The Mayor's Corner
The Place Where I Need to Be
By David H. Bieter, Mayor of Boise, Idaho
Boise was built by immigrants. As the most remote metropolitan area in the lower 48 states, our city has long been a place where people came from around the world to find economic opportunity and build a better life.
Ninety-five years ago, a man named Lorenzo Garmendia was trying to make a living here in Idaho and wrote to his family in the Basque Country:
"I've really been wanting to get involved in the sheep business and either lose the little money that I have or earn double the amount, because even if I lose the little money that I have, there are good wages for work after you go bankrupt. The worst that can happen after you go bankrupt is that I'll have to be an old single guy, because nobody wants an old single guy without money."
Since the early 1980s, when Boise became a refugee resettlement community, our city has welcomed not only those seeking to make their livelihoods but also those escaping political, ethnic and religious oppression. Resettlement agencies discovered the many positive attributes that those of us fortunate to live in Boise well know: plentiful entry-level jobs; affordable housing; easy transportation; abundant arts, cultural and recreational opportunities; and a safe and welcoming community.
Boise Mayor Bieter greets schoolchildren with books and pajamas.
Even these attributes have been challenged by the recent national recession. Our newest residents are often the hardest hit in hard times, and because employment is critical to successful resettlement, many refugees have found themselves on the brink of homelessness.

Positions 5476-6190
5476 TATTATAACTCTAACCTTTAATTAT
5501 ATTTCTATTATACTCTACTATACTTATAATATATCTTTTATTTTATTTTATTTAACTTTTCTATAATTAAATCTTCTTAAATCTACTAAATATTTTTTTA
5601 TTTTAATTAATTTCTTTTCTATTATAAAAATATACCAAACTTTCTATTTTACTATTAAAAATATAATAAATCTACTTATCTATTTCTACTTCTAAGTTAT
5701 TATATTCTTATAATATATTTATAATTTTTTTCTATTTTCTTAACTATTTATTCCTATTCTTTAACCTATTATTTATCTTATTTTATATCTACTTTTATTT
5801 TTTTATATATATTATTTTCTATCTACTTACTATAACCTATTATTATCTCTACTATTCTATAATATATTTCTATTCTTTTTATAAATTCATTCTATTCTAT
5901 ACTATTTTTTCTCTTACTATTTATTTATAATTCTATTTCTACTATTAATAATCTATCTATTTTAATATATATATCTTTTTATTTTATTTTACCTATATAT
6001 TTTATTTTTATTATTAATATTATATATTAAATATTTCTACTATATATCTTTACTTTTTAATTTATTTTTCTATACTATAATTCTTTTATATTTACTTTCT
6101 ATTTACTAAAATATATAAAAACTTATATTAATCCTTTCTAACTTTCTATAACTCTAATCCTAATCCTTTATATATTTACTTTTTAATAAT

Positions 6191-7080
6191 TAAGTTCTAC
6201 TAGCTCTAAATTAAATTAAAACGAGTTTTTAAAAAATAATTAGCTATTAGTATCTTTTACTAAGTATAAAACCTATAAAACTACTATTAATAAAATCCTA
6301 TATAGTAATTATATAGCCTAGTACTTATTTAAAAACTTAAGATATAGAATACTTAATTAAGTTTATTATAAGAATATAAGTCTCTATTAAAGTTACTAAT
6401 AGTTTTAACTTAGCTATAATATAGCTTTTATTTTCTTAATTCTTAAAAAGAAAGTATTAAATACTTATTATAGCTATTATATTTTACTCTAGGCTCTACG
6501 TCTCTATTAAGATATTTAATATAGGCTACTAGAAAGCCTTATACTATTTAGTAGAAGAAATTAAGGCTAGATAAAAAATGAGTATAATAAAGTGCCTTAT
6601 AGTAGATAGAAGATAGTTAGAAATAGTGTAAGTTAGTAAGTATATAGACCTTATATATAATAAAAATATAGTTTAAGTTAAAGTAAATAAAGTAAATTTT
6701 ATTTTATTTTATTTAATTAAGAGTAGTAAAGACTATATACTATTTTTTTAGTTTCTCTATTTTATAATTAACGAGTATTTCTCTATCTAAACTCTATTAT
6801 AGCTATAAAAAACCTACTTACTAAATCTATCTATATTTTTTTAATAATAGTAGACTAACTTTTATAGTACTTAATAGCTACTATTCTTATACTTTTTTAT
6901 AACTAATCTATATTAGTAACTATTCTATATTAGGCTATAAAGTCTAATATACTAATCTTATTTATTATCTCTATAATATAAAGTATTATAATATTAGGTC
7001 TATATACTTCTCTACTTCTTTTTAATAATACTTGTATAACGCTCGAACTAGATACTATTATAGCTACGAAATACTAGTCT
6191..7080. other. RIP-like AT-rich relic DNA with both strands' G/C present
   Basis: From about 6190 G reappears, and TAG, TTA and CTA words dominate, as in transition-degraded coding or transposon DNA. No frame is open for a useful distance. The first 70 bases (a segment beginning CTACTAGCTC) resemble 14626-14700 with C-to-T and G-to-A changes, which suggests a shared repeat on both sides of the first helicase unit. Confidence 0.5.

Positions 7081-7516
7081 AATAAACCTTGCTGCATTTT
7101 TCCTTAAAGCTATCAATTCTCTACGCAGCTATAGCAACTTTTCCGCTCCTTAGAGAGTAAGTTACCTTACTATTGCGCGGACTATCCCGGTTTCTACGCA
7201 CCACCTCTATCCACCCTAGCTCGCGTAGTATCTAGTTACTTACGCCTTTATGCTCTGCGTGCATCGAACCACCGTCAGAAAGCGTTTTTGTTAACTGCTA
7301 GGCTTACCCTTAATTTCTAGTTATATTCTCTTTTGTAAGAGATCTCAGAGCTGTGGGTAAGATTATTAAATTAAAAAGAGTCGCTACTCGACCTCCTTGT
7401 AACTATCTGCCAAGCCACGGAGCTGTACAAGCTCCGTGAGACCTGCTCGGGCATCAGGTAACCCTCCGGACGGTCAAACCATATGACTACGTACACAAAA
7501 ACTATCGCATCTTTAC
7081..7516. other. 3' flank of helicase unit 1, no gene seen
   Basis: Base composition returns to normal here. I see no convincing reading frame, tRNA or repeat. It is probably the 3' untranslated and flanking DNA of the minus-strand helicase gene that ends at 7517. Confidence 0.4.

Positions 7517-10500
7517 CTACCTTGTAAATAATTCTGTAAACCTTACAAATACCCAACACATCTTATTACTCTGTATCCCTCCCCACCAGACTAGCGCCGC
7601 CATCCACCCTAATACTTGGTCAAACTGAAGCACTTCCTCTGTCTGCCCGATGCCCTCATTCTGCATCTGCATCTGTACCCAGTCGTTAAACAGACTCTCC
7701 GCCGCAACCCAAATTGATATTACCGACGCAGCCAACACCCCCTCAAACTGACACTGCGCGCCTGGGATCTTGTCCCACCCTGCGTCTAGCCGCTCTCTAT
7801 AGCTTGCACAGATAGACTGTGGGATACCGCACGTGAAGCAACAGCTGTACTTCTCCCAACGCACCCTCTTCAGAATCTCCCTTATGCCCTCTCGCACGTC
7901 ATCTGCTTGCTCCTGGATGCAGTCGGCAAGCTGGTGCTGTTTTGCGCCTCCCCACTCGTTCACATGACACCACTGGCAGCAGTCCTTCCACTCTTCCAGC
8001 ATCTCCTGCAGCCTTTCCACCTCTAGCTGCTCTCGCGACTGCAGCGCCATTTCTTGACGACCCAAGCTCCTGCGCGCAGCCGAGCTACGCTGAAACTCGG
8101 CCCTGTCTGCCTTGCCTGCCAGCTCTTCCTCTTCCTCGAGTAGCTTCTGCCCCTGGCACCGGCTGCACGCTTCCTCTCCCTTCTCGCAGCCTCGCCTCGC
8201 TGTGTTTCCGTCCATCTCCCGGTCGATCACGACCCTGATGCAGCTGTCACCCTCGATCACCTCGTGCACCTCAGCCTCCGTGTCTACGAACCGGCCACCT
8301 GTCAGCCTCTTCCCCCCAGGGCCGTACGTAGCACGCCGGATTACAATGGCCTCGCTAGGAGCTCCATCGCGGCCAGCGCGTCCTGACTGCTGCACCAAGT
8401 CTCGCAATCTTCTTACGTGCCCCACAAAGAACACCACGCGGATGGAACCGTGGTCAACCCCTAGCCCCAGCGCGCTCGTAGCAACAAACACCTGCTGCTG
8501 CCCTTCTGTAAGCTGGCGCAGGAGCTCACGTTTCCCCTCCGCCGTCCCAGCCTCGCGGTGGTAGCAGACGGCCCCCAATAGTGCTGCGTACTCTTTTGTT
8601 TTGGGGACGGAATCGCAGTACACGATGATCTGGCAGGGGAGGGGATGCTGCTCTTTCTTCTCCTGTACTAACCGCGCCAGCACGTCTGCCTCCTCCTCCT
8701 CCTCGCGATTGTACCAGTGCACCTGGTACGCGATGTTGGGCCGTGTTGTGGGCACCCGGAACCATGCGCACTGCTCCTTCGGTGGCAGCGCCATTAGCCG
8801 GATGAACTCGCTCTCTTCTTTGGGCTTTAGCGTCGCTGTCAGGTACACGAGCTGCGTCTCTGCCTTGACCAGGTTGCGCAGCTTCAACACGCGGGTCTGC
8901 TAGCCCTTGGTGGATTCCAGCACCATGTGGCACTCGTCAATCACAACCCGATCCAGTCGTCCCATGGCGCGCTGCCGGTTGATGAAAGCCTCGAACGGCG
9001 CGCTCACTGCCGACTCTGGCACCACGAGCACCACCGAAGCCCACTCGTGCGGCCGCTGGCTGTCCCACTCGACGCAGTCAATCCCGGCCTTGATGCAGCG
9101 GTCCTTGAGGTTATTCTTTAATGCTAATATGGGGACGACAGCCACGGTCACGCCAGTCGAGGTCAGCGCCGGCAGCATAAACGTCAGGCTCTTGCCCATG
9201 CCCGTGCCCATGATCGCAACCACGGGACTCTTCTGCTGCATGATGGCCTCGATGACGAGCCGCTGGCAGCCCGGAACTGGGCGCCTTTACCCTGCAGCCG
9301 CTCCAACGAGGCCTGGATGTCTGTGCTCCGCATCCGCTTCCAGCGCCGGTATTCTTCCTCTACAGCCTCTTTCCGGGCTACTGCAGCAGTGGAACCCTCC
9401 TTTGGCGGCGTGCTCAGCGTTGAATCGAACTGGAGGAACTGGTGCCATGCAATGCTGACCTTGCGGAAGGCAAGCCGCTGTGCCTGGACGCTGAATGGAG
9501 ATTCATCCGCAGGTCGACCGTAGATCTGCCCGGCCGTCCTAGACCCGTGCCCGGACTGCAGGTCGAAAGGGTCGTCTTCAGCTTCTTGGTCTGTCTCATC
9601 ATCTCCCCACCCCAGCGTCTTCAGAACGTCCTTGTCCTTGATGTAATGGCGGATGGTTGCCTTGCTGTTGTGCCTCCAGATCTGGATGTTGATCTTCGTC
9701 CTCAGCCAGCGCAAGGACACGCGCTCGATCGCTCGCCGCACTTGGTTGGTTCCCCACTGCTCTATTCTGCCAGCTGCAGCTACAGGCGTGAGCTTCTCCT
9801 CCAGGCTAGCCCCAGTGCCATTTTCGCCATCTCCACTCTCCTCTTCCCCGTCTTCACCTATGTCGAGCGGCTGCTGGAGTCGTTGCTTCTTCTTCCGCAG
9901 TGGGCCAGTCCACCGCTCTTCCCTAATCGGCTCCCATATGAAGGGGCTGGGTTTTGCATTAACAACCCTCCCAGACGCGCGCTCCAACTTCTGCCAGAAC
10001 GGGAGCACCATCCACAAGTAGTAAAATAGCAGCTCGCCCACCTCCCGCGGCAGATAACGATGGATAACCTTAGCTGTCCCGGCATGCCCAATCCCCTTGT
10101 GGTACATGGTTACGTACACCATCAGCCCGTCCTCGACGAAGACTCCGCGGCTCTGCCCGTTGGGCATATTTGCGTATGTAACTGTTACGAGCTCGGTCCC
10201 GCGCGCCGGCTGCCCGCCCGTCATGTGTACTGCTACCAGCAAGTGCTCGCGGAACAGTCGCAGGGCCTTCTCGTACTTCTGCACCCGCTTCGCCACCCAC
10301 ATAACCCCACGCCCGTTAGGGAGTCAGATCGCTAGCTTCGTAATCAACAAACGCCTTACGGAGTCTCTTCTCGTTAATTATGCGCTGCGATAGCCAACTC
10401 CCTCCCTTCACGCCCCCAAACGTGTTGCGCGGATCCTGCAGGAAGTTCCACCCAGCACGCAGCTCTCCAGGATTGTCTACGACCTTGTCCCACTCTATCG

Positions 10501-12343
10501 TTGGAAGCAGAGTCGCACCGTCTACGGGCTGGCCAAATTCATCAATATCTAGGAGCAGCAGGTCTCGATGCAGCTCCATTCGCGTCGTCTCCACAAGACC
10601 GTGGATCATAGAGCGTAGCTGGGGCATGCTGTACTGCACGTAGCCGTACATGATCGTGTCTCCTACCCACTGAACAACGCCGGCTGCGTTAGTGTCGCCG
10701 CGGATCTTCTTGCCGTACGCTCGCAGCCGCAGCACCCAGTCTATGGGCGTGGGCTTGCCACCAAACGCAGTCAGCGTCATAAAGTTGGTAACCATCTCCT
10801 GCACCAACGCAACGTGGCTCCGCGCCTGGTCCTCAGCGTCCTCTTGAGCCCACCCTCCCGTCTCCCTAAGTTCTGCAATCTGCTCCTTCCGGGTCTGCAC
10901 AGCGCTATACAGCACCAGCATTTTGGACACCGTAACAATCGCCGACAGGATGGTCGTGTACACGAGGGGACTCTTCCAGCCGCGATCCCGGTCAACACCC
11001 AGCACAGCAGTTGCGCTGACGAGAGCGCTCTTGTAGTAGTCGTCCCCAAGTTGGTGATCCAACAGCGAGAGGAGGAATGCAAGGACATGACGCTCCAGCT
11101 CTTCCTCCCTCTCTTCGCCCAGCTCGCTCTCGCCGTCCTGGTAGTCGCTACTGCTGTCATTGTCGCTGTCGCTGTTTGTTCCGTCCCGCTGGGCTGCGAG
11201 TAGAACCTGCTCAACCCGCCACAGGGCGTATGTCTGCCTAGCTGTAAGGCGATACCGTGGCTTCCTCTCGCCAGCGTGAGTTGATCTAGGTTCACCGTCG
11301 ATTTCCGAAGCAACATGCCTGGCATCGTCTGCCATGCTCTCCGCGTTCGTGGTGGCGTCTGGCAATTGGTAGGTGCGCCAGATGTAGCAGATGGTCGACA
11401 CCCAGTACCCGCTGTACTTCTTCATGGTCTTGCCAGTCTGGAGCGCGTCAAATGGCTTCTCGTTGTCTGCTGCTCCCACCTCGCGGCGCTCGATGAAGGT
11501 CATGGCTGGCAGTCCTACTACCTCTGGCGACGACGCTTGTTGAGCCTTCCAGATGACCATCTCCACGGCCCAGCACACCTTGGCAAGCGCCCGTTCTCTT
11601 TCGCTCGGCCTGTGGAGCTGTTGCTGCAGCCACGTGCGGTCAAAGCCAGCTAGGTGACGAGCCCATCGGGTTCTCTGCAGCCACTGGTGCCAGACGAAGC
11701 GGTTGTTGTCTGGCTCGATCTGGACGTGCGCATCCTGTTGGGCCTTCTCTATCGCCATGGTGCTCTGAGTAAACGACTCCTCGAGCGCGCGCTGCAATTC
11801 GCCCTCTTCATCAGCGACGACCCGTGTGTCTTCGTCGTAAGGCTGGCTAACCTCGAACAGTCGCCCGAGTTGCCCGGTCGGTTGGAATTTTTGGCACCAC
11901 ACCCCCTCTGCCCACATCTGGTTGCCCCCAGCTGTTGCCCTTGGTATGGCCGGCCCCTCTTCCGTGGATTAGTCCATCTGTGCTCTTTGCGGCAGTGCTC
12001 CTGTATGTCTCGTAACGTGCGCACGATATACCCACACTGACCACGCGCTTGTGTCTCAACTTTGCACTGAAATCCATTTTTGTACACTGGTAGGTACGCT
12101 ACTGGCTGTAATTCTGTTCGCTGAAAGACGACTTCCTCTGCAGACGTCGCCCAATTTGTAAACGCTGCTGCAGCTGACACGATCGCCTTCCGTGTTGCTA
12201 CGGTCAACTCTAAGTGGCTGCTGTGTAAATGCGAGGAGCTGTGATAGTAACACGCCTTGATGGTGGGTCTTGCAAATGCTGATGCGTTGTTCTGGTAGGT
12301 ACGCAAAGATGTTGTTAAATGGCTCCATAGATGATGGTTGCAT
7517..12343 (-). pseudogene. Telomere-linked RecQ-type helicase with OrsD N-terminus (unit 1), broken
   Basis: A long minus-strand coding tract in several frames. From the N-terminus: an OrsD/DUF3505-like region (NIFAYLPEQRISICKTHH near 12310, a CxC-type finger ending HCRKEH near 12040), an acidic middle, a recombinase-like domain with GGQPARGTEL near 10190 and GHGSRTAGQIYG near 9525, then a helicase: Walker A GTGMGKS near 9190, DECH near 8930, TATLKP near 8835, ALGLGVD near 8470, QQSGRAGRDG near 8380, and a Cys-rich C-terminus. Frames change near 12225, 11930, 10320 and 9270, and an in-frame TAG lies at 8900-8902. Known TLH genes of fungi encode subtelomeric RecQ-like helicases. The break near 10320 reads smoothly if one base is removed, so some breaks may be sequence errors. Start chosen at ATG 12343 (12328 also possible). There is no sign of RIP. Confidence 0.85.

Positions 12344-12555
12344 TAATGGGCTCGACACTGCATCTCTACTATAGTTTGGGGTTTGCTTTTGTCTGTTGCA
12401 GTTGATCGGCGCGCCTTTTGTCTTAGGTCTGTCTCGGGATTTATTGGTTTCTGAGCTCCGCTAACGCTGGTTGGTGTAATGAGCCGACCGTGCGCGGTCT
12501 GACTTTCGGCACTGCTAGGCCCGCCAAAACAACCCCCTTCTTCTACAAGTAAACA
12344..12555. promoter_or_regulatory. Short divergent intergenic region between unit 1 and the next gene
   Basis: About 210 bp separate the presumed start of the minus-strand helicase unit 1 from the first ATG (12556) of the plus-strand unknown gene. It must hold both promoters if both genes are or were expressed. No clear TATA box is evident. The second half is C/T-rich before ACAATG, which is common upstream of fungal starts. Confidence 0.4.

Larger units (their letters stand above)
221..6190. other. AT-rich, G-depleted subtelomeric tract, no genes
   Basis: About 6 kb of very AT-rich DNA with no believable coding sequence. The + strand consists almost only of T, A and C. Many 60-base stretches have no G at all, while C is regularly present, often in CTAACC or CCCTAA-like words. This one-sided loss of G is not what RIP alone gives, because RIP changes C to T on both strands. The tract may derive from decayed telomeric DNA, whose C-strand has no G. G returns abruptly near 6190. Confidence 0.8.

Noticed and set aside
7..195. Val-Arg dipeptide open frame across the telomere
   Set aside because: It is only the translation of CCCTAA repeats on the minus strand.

In response, the City of Boise and the Idaho Office for Refugees convened a roundtable of community partners and resettlement agencies. The goals: to understand the resettlement process, to determine how refugees and resettlement agencies define successful resettlement, and to explore opportunities with our many community partners to increase the services essential to that success.
The roundtable led to creation of the Refugee Community Plan, now Neighbors United, with six focus areas (Education, Employment, Health, Housing, Social Integration and Transportation), setting goals in each area and assigning action items to community partners. Critical to the planning process was the trust and commitment of the resettlement agencies, which informed the community's understanding of the resettlement process and provided expert guidance in setting service priorities for successful resettlement.
While a recession negatively impacts a community's employment, it need not diminish a community's caring qualities. This plan, created and implemented in the depths of the recession, demonstrates the importance and success of a broad, community-based planning effort. More importantly, it resulted in measurable differences in economic self-sufficiency. In 2009, 55% of Boise's employable refugee adults were working. With concerted economic development efforts, that number jumped to 74% in 2011.
Lorenzo Garmendia not only made a life in Boise; he found a wife and had three daughters, one of whom was my mother, Eloise Garmendia Bieter. Fidel Nshombo's words in his 2009 book, Route to Peace: The Cries of the Forgotten Refugees in Deadly Camps, echo the experience of my grandfather almost a century earlier:
"Boise was a place I never dreamed of, a place I never heard of, a place where today I think I really needed to be all along. A place of peace, love and prosperity. A place that allowed me to search for myself, my family, my dream ..."
Photos courtesy Theresa McLeod